When my daughter Cali was four years old, she was diagnosed with a form of lazy eye.  This was not a wandering eye, it just meant that the muscles in one of her eyes were a little lazy forming, and it created vision issues for her.  If corrective lenses did not strengthen the muscles in her eye then her vision would be severely and permanently damaged.  She began wearing glasses, and she is able to see perfectly with them.  The lenses bring unity to her eyes and strengthen her vision.  Besides, now that she’s 16, I think she looks absolutely beautiful with her glasses!  Cali’s childhood vision issues are a perfect example of our adult struggles with seeing things clearly.

 

In James 1:8 Scripture says, “A double minded man is unstable in all his ways.”  The context of this statement in the passage points back to receiving wisdom from God, but this man is unable to do so because he wavers, is unsettled and doubts.  What’s the doubt?  Where is he wavering?  Why is he unsettled?  These are great questions that I believe we all need to answer.  Because, if I’m being totally honest, I DOUBT – I WAVER – I AM UNSETTLED!  In fact, there’s a lot more than just that going on inside of me, most of which, if you knew about you’d probably be shocked by the seat I occupy.

 

Or, maybe you wouldn’t?  Maybe you too, in a moment of genuine honesty, would say, “boy Josh, I sound an awful lot like the guy in James 1:8.”

 

So, why does this happen?  How do Cali’s glasses correlate with this problem?  It all has to do with our own vision.  Not the physical right eye – left eye vision, but the spiritual vision by which I see everything, including God.  Paul tells me in Ephesians 2 that I am saved by grace through faith plus NOTHING.  This whole salvation offer from God has NOTHING to do with what I can do, can’t do, haven’t done, or have done.  When I see God through the corrective lenses of grace, this picture of salvation is crystal clear.  However, etched in my brain is decades of performance-based relationships.  I have what I have because of what I’ve done and continue to do.  This is what life in this world has taught me.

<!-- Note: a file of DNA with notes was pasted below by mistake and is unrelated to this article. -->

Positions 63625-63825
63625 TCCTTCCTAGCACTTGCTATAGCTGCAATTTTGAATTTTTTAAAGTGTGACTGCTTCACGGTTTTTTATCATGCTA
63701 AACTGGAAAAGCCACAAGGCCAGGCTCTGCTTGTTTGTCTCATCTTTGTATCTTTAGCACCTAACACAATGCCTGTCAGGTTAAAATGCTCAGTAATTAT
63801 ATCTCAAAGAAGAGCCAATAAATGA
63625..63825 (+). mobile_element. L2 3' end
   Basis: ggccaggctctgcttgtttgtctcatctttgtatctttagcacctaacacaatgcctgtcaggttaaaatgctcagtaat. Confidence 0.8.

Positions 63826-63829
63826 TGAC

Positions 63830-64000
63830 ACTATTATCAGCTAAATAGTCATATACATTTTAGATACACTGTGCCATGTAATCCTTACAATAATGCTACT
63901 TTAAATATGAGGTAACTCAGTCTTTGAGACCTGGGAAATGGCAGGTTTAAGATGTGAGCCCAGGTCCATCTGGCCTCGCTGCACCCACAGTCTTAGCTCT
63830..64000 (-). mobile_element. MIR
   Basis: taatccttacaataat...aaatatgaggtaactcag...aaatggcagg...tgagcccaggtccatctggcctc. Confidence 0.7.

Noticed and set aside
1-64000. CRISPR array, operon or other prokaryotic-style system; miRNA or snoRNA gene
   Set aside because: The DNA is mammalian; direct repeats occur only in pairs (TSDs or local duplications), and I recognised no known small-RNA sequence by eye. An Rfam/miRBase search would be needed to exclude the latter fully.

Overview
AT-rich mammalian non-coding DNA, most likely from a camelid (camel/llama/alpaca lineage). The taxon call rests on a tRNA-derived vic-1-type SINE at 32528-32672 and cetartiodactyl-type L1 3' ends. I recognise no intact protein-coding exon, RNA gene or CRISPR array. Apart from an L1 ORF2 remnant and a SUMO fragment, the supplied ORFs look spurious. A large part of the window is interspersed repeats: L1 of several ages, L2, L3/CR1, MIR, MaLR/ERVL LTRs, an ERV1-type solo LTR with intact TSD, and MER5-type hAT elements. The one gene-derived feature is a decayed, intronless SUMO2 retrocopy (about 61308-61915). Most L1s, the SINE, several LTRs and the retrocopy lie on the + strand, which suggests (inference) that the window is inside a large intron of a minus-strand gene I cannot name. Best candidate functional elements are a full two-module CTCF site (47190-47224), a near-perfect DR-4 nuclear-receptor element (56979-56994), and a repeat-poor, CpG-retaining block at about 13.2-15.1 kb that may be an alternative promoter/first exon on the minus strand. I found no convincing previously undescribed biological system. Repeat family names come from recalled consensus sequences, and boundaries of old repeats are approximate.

So, what Paul teaches me, the positional truth, and what the world has taught me, a functional lie, creates a dichotomy.  The James passage is referencing this dichotomy.  The word “double-minded” in Greek literally means “two souled.”  One soul that is weak and attached to this world’s functional lie, and another, which is strong and has its foundation in the clear truth of the gospel.  The new stronger soul has replaced the weak original soul, but my human default is the functional lie that, “I HAVE TO DO SOMETHING!”  When the weak and strong mix, my eyes cross and my vision is blurry.  I stumble around.  I waver.  I am unsettled.  And, I am unable to receive wisdom from God, because I can’t focus on him.

 

The solution?  I must put on the corrective lenses of Scripture to see the truth of God’s grace clearly.  Again, Paul tells me in 2 Corinthians 5:17 “If any man be in Christ, he is a new creature: old things are passed away; all things have become new.”  That old version of me that walks and talks in the functional lie is truly dead.  I’m brand new.  Completely recreated.  God stepped in and “shaped a genesis week in the chaos of my life!” (Ps 51:10 MSG)  I can see Him and the whole world clearly through the lenses of Scripture.  It is His gift to me to correct my cross-eyed view of grace.  It’s truly not about what I can do, but what He did.  And in those blurry moments, when I’m ashamed because I’ve removed my glasses and walked in the functional lie of my old self; God reaches down and takes my face in his hands so my eyes are looking right at Him, puts my glasses back on and reminds me of His great love for me.  (Ps 3:3 author’s translation)

 

You and I might struggle with having to admit that we need the corrective lenses of Scripture to see things clearly.  We tend to not listen and like to do our own thing.  We certainly don’t like to be told what we can and can’t do.  It certainly takes an adjustment to get used to wearing our lenses, and we might be afraid of what people think of us.  But, you know what?  When God looks at me, He thinks I look pretty great.  Kind of like I think Cali does, only infinitely more.  He thinks the same about you.  He looks into your eyes and takes great joy in loving you.

 

So, keep your glasses on.  See the world and your Savior clearly.  You look great.  I should know, cause I’ve got my glasses on!

 

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